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Construction Chiefs Wary of Trillion-Dollar Funding Challenge

LafargeHolcim's Eric Olsen is the latest CEO to temper his enthusiasm over the president's spending plans with a recognition that many governments bear heavy debt burdens.

GettyImages-173226071-compressorAlthough few sectors stand to benefit more from Donald Trump’s presidency than construction, many of its leaders, including the head of the world’s largest building materials company, aren’t firing up the cement kilns just yet.

Their caution has implications for many other industries, ranging from hospitality to transport, that hope to benefit from an overhaul of the country’s aging infrastructure.

The president on Tuesday heralded a $1 trillion investment in new roads, bridges, tunnels, airports and railways. The expense, he said, would be covered via a combination of public and private funding, though it remains unclear how much new spending would need to be approved by Congress.

Investors are excited, pushing up the share prices of construction companies in America and across the globe. Shares in local players U.S. Concrete and Granite Construction have risen by 38% and 10%, respectively, since Trump’s election in November. Shares in the world’s largest buildings materials company, Zurich-based LafargeHolcim, have risen 10%.

PROMISES TO
REBUILD AMERICA’S INFRASTRUCTURE ARE GREAT, BUT WE REMAIN CAUTIOUSLY AWARE OF HOW SLOWLY CONGRESS ACTS.

“You see the commitment, you see the need,” LafargeHolcim CEO Eric Olsen told the Wall Street Journal. “Now we need to make sure that the funding is in place to be able to do it.”

Olsen had just handed down a net profit of 1.79 billion Swiss francs ($1.81 billion) in the year through December, swinging from a loss in 2015.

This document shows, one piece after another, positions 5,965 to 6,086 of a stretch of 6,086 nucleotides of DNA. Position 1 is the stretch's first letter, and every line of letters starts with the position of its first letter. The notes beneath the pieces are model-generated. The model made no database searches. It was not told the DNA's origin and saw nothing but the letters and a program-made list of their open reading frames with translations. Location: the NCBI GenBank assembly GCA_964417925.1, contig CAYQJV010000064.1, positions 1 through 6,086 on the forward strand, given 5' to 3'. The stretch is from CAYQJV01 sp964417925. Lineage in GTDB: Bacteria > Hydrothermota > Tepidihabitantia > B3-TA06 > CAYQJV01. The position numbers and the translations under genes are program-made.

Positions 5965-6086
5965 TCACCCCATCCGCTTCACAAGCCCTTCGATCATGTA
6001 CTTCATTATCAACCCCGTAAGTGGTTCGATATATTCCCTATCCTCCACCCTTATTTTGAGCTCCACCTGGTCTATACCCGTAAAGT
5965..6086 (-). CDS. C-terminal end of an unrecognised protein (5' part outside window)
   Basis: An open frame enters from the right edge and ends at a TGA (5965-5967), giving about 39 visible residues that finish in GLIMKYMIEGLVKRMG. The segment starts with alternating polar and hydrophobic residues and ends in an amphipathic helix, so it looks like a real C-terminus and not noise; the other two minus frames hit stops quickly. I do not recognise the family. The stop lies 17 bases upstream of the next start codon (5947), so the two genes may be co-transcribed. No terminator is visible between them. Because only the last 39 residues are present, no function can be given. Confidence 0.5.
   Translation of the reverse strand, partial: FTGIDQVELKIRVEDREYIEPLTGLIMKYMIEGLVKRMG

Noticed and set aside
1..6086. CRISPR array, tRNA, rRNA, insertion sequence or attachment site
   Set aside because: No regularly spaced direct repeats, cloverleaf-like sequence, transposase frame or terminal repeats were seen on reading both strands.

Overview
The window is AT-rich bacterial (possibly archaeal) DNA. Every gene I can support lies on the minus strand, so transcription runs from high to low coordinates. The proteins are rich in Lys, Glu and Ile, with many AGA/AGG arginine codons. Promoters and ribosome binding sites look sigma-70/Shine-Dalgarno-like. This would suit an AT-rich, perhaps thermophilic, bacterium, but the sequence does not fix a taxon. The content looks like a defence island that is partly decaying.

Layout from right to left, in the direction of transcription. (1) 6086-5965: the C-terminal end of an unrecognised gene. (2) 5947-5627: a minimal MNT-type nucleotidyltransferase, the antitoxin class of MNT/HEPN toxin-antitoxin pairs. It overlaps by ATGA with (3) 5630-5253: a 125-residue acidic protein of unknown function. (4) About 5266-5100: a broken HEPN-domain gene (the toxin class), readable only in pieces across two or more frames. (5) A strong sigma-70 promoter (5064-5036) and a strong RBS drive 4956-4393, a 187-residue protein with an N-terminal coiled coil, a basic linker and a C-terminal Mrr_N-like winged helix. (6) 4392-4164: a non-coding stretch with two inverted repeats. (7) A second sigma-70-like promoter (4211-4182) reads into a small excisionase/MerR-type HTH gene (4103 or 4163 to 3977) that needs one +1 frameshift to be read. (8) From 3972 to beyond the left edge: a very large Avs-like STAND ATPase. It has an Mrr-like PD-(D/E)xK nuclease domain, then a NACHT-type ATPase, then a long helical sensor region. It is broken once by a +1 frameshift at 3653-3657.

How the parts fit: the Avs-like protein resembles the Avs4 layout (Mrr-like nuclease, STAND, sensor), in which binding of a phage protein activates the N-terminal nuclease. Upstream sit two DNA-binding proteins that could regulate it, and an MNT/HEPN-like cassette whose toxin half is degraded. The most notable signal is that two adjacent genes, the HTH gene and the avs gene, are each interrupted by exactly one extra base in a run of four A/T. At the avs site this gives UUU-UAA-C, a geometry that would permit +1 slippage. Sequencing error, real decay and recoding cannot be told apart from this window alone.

“Infrastructure is a real theme and the U.S. is certainly a part of that theme,” Olsen said. “I’m convinced good infrastructure investment pays off three times what you put into it, but you need to have the capital up front and debt levels are high in many governments.”

Republican budget hawks already have expressed concerns about some elements of Trump’s latest policy speech, which advocated for higher spending on defense and infrastructure, while also cutting taxes. Trump has suggested that increased economic activity stimulated by tax cuts and investment would help offset any reduction in government tax receipts.

At around $20 trillion and counting, the national deficit grew rapidly during the Obama administration and Trump risks running into the kind of debt-ceiling crisis that plagued his predecessor’s rein. The latest suspension of the national borrowing limit expires on March 15.

One solution could be to offer developers tax credits, giving them more incentive to invest, without placing as heavy a burden on the budget as direct project financing.

“Although rhetoric from the Trump administration remains extremely constructive, it remains too soon to estimate the timing or magnitude of incremental investment,” Granite Construction CEO Jim Roberts recently told investors on a conference call. “Promises to rebuild America’s infrastructure are great, but we remain cautiously aware of how slowly Congress acts,” he said.


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